Sometimes a new idea makes so much sense, it’s hard to understand why no one thought of it before. That’s the case with ReTuna, the shopping mall located in Eskilstuna, Sweden, that requires all its retailers to sell used and repurposed goods.
But ReTuna isn’t just a haven of thrift. The mall also acts as a community education hub and recycling center, where residents of the municipality can drop off their recycling and donations for stores to resell or use to create new items with an invigorated purpose.
The genius of this model is in its simplicity: retailers have a dedicated, on-site source of used materials to fuel their business. Residents have a place to take used items that would otherwise end up as waste. Together, the inhabitants of Eskilstuna are creating a closed-loop system that adds value to waste and prevents unnecessary use of virgin materials.
“We want to save the world, or be part of its rescue,” says Anna Bergström, ReTuna’s manager. Summing up the project’s purpose, Bergström notes that while Sweden has flea markets and second-hand shops, ReTuna is something completely different. “This is a shopping mall, just like any commercial shopping center, but with a totally different supplier.”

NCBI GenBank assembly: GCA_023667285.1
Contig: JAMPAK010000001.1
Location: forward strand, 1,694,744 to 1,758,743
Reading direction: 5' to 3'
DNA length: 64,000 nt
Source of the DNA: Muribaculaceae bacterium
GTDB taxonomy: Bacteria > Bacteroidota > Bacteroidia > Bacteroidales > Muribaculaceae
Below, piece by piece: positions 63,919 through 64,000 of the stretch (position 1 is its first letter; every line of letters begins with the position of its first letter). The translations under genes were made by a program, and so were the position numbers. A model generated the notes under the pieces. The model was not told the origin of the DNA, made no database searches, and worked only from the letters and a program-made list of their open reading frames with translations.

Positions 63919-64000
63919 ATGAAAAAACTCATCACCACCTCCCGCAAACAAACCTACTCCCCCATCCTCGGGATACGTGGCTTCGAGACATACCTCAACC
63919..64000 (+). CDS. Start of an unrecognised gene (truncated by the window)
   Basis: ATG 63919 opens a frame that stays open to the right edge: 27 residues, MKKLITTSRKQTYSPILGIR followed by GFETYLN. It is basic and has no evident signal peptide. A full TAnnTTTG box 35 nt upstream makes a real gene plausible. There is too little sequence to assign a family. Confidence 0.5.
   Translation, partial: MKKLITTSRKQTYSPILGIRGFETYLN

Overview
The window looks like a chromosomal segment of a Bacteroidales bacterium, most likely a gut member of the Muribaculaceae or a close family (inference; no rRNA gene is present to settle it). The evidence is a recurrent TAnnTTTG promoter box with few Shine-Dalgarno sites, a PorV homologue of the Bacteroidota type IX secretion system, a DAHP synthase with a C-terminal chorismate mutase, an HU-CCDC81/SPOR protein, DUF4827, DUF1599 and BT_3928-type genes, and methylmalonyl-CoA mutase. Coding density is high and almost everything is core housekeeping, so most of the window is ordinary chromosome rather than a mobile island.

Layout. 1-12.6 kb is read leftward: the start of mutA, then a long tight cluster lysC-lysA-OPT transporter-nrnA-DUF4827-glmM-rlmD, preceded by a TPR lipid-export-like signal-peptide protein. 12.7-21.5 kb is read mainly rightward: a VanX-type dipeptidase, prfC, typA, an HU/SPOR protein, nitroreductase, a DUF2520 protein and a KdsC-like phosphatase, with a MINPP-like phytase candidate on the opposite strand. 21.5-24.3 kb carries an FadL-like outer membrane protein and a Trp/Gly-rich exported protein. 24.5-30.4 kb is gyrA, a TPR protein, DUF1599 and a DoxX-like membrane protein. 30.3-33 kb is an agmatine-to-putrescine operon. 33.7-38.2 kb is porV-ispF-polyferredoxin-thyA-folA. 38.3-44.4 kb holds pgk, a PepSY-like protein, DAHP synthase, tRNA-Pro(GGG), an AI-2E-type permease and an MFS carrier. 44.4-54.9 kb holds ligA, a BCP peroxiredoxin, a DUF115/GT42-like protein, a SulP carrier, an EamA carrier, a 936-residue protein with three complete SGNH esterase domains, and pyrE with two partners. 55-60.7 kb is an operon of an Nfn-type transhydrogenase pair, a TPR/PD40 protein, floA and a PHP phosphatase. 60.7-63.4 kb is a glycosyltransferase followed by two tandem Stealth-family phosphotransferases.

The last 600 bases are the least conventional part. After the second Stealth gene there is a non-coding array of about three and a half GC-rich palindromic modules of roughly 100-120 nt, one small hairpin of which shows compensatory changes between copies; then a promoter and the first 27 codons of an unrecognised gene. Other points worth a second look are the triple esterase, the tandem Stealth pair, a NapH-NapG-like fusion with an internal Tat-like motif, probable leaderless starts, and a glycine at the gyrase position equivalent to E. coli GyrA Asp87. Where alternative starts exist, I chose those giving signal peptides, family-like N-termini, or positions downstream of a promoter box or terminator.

The idea came to life in 2012, after the municipality board of Eskilstuna decided the community needed a new recycling center. After conducting a pilot study, the board determined the new center wouldn’t just help reduce waste, it would also create jobs and increase knowledge of circular economies.
Offering an antidote to the model of ‘take, make, dispose’ foundational to most modern economies, ReTuna seeks to create a regenerative system built on long-lasting design, maintenance, repair, reuse, and recycling. All these ideas come directly from the circular economy playbook.
Thinking Differently: Embracing the Circular Economy
That concept has been gaining momentum since the 1970s, when it emerged from a number of different movements that looked carefully at living systems. Like these living systems, the circular economy processes nutrients and waste, so they can be returned to the cycle and used again. In practical terms, businesses operating within this framework minimize waste and energy leakages by slowing and closing the loops where materials and energy are lost. The model is regenerative and restorative by design—meaning…